Friday, September 25, 2009


“In this, our age of infamy
Man's choice is but to be

A tyrant, traitor, prisoner:

No other choice has he.”

~ Aleksandr Pushkin.

There was something very interesting in Phil Giraldi's interview with Sibel Edmonds regarding South Kurdistan. Here is Sibel speaking, with my emphasis:

The monitoring of the Turks [by the FBI] picked up contacts with Feith, Wolfowitz, and Perle in the summer of 2001, four months before 9/11. They were discussing with the Turkish ambassador in Washington an arrangement whereby the U.S. would invade Iraq and divide the country. The UK would take the south, the rest would go to the U.S. They were negotiating what Turkey required in exchange for allowing an attack from Turkish soil. The Turks were very supportive, but wanted a three-part division of Iraq to include their own occupation of the Kurdish region. The three Defense Department officials said that would be more than they could agree to, but they continued daily communications to the ambassador and his defense attaché in an attempt to convince them to help.

Meanwhile Scowcroft, who was also the chairman of the American Turkish Council, Baker, Richard Armitage, and Grossman began negotiating separately for a possible Turkish protectorate. Nothing was decided, and then 9/11 took place.

Scowcroft was all for invading Iraq in 2001 and even wrote a paper for the Pentagon explaining why the Turkish northern front would be essential. I know Scowcroft came off as a hero to some for saying he was against the war, but he was very much for it until his client’s conditions were not met by the Bush administration.

What is happening here is that the neo-conservatives were discussing a Turkish occupation of South Kurdistan but it looks like they weren't able to swing the deal in the end. Brent Scowcroft, as the chairman of the American Turkish Council, was definitely working for Turkish interests during the period Sibel is talking about.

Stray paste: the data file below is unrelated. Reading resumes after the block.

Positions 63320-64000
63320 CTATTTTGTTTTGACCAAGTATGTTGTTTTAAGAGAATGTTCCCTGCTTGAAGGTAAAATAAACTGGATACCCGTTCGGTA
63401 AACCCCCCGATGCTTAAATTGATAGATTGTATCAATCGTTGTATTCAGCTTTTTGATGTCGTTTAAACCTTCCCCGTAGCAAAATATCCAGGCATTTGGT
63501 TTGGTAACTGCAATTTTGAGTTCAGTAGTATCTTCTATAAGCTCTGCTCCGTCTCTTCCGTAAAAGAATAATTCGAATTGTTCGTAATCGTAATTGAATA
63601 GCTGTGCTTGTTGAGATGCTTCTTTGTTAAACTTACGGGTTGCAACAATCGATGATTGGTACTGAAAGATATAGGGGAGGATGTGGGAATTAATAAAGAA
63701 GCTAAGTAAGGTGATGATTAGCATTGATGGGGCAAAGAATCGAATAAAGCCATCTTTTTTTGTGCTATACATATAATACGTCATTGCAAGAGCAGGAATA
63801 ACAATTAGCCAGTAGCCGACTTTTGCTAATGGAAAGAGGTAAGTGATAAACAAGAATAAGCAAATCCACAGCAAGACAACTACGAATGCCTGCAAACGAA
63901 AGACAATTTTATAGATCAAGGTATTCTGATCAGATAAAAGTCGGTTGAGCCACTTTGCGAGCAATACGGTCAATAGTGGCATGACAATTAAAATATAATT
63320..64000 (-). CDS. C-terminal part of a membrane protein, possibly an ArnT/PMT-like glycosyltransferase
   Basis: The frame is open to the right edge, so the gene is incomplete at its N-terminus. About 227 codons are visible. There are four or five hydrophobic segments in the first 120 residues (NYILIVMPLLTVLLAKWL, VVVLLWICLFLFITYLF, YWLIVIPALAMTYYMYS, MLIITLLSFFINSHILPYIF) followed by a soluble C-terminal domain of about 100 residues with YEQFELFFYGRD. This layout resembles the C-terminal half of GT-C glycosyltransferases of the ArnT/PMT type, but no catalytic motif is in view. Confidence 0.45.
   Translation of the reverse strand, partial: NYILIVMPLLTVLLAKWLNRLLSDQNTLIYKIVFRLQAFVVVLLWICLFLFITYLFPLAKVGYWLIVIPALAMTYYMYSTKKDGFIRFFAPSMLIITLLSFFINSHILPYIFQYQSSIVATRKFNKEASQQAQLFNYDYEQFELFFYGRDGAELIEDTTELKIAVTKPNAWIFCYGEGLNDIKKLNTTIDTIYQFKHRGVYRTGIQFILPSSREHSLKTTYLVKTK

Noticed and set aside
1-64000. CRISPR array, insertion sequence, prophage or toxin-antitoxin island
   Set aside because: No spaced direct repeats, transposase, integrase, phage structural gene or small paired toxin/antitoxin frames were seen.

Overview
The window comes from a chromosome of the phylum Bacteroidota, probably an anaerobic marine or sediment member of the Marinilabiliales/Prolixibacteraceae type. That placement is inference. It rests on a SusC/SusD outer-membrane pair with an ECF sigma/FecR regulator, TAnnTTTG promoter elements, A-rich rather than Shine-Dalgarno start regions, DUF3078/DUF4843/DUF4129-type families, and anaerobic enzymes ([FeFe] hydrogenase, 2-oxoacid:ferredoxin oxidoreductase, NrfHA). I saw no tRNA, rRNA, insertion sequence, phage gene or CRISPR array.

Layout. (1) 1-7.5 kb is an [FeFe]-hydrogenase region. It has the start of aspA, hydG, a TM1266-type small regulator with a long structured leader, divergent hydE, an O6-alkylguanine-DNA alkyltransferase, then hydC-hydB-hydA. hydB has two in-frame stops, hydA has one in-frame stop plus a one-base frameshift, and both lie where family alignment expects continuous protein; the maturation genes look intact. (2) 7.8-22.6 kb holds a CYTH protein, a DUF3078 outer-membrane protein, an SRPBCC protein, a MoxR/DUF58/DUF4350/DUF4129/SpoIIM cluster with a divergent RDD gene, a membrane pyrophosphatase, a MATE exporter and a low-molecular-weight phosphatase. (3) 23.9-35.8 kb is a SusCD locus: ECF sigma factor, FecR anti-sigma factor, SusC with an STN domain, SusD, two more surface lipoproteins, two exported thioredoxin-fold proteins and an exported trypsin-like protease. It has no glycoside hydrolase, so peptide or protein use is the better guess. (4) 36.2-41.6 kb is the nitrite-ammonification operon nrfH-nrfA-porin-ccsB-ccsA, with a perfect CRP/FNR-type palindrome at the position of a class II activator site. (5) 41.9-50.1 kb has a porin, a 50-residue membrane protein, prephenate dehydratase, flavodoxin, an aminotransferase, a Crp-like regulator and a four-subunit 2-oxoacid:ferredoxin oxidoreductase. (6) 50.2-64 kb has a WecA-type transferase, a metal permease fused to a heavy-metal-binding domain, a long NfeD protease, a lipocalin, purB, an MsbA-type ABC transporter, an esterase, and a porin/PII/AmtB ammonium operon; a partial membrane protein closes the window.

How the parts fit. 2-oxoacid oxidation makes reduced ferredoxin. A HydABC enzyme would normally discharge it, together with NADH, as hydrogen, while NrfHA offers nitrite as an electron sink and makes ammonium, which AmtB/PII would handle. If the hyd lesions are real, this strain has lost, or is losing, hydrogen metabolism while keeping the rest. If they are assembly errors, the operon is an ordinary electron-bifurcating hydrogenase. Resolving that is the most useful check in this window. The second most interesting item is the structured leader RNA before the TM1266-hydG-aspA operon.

But when Turkey didn't get what it saw as it's portion of Iraq--the Kurdish region--Scowcroft opposed the war because his client opposed it.

Now, picture this: If there had been an American deployment from Turkey into the north of Iraq, the Americans would have kept moving toward the south while Turkish forces could have just walked in behind the Americans and parked themselves permanently in the autonomous Kurdish region.

Does that sound far-fetched? Read Sibel's words again. Sibel's words also tell me that the TBMM voted against a US deployment from Turkey and denied an American northern front not because it opposed the invasion or occupation or even the carving-up of Iraq, but the TBMM opposed an American deployment from Turkish soil because it was not going to be allowed to occupy South Kurdistan.

If Turkey had, in fact, ended up as occupiers of South Kurdistan, would it then consider Kerkuk to be a part of South Kurdistan? Would it then insist that Kerkuk be added to the Kurdish region?

Sibel also mentions that some of the individuals that the FBI knew to be spying for the Turks and the Israelis were working at the RAND Corporation, too. That brings up something else that was in the news recently:

“Under pressure from the military and nationalists, the government of Prime Minister Erdoğan might launch a large-scale, cross-border incursion into northern Iraq designed not only to weaken the PKK, the Kurdish insurgent group that has attacked Turkish forces, but also to hold and occupy KRG (Kurdistan Regional Government) territory to put pressure on the KRG government to crack down on the PKK or to forestall a KRG annexation of Kirkuk.”

It may very well be that the occupation of South Kurdistan is still on the Turkish table but my money says that if such an invasion takes place, Turkey will insist upon the annexation of Kerkuk. After all, there are millions of brother Turkmen there to bring into Ağabey's ever-loving arms.


Anonymous said...

I hope the word "millions" in "After all, there are millions of brother Turkmen there to bring into Ağabey's ever-loving arms." was a joke. There are a few thousand Turkomen and not all of them support Turkey or it's dirty tactics.